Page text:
While ranged monsters can attack from afar, they do so at a much slower pace than compared to their melee counterparts. When a monster manages to get up in your hero's face, they attack at a speed you could never hope to match. Between the time when you take your first swing at one, and the time you can get a second, the enemy has already hit you half a dozen times, and that's if you're lucky. It doesn't help that melee heroes tend to be much slower than their ranged counterparts. This makes using a melee hero almost a hindrance to your performance. However, they act as your last line of defense, should a wave become too much for the rangers and mages in your party.
To help in a pinch, the player has access to three super moves: a massive all-monster-damaging fire storm, a blizzard that freezes all monsters in place for a short time, and a party-wide full heal. Don't expect to be using these skills frequently, however. The fire storm spell you can see charge up, and will be ready for use roughly every three full battles or so. The blizzard and heal spells have set time limits. The area freeze effect takes 10 minutes to recharge. If you want to fully heal your party, you'll have to wait an entire hour after your last use of the spell.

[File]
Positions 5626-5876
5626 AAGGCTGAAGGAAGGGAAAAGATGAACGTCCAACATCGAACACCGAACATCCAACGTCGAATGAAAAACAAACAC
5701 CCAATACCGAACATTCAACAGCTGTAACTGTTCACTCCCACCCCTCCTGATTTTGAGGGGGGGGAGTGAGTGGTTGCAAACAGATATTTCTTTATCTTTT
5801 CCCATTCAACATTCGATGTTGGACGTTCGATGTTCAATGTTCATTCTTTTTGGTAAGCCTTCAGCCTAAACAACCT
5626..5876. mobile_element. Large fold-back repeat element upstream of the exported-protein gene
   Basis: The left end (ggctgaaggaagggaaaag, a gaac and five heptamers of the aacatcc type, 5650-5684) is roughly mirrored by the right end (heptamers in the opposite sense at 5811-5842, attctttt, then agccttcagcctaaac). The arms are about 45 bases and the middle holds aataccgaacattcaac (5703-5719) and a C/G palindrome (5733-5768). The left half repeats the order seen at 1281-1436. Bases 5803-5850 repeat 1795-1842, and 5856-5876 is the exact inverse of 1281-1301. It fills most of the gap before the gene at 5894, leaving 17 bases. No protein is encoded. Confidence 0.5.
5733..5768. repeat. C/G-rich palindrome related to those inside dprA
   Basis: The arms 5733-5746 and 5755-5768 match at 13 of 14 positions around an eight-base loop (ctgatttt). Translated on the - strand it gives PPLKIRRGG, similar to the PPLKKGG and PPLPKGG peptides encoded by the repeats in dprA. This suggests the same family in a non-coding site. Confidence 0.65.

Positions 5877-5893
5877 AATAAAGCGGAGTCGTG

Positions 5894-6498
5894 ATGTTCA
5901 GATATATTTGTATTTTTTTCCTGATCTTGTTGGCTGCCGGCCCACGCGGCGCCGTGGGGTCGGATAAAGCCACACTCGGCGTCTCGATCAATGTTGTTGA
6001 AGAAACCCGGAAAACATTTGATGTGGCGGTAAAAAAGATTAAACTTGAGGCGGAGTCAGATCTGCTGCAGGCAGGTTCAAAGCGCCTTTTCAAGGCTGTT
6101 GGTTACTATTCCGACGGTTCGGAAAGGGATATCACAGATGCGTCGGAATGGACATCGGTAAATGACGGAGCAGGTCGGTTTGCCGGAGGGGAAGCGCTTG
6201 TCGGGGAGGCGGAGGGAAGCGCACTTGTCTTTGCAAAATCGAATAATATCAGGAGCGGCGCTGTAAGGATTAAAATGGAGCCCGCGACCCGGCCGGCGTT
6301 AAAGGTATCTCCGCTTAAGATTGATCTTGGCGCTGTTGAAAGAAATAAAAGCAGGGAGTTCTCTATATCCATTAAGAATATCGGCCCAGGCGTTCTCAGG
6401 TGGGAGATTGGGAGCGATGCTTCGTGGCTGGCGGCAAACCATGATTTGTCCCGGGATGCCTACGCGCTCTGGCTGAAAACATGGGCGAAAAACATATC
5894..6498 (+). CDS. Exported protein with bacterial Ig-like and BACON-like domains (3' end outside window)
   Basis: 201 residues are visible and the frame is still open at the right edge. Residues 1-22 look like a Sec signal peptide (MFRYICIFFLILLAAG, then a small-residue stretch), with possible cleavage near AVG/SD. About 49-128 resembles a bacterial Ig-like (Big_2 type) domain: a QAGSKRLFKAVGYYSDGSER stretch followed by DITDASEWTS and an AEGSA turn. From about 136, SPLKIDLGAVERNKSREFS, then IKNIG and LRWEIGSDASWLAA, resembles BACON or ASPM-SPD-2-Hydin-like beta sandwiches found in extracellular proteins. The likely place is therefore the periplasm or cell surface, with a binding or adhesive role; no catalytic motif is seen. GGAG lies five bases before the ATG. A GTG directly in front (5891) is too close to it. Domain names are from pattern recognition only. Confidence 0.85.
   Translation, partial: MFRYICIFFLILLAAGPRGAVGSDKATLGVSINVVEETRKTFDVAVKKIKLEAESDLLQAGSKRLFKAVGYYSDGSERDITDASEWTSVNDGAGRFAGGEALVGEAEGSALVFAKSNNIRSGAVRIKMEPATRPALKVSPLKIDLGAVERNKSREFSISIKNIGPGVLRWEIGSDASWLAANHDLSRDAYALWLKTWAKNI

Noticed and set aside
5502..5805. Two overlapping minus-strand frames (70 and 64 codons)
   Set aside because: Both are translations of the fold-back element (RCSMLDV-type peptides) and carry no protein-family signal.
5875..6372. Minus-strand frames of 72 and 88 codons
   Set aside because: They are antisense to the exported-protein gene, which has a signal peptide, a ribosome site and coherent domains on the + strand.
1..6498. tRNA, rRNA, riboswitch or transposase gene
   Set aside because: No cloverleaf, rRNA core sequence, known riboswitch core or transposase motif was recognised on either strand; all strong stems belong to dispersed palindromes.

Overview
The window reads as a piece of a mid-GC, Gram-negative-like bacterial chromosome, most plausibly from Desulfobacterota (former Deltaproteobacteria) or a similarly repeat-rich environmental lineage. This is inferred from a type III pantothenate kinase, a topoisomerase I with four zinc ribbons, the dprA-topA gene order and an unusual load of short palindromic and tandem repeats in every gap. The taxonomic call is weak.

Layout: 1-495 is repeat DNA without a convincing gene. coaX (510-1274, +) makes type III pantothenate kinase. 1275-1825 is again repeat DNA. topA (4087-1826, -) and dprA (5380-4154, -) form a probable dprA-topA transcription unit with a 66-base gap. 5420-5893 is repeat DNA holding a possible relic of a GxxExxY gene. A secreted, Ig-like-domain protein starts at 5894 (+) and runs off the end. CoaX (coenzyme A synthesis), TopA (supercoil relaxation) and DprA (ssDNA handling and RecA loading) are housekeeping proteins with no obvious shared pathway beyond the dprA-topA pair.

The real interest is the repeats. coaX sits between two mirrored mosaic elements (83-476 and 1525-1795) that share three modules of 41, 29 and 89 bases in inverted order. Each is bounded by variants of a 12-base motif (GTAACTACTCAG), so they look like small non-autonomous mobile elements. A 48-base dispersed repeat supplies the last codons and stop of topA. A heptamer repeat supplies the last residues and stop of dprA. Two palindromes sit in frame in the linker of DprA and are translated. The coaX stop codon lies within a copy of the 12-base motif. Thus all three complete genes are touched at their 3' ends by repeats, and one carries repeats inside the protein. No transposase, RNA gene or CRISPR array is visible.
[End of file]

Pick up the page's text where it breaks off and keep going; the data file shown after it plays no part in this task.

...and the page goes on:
In addition to these super spells, potions will randomly appear on the battlefield that can give your hero a shield, full health, or a period of super fast attack speed. However, how these flasks are acquired can cause problems. When a potion appears, you cannot click on it, drag it over a hero, or save it for later. To use it, you must attack that potion within the lane. Honestly, this makes some sense. It allows you to send a hero to that lane, and immediately use their attack to use the potion and apply it to that hero. There are more problems than benefits to this system, unfortunately. If a potion is on the field, you don't actively need that potion, and there's a monster behind it, you had better waste that potion, because the monster won't wait for you to use it. Shield and rage potions this is fine, as they can always be useful, but health potions, which are the most plentiful, have to often be wasted.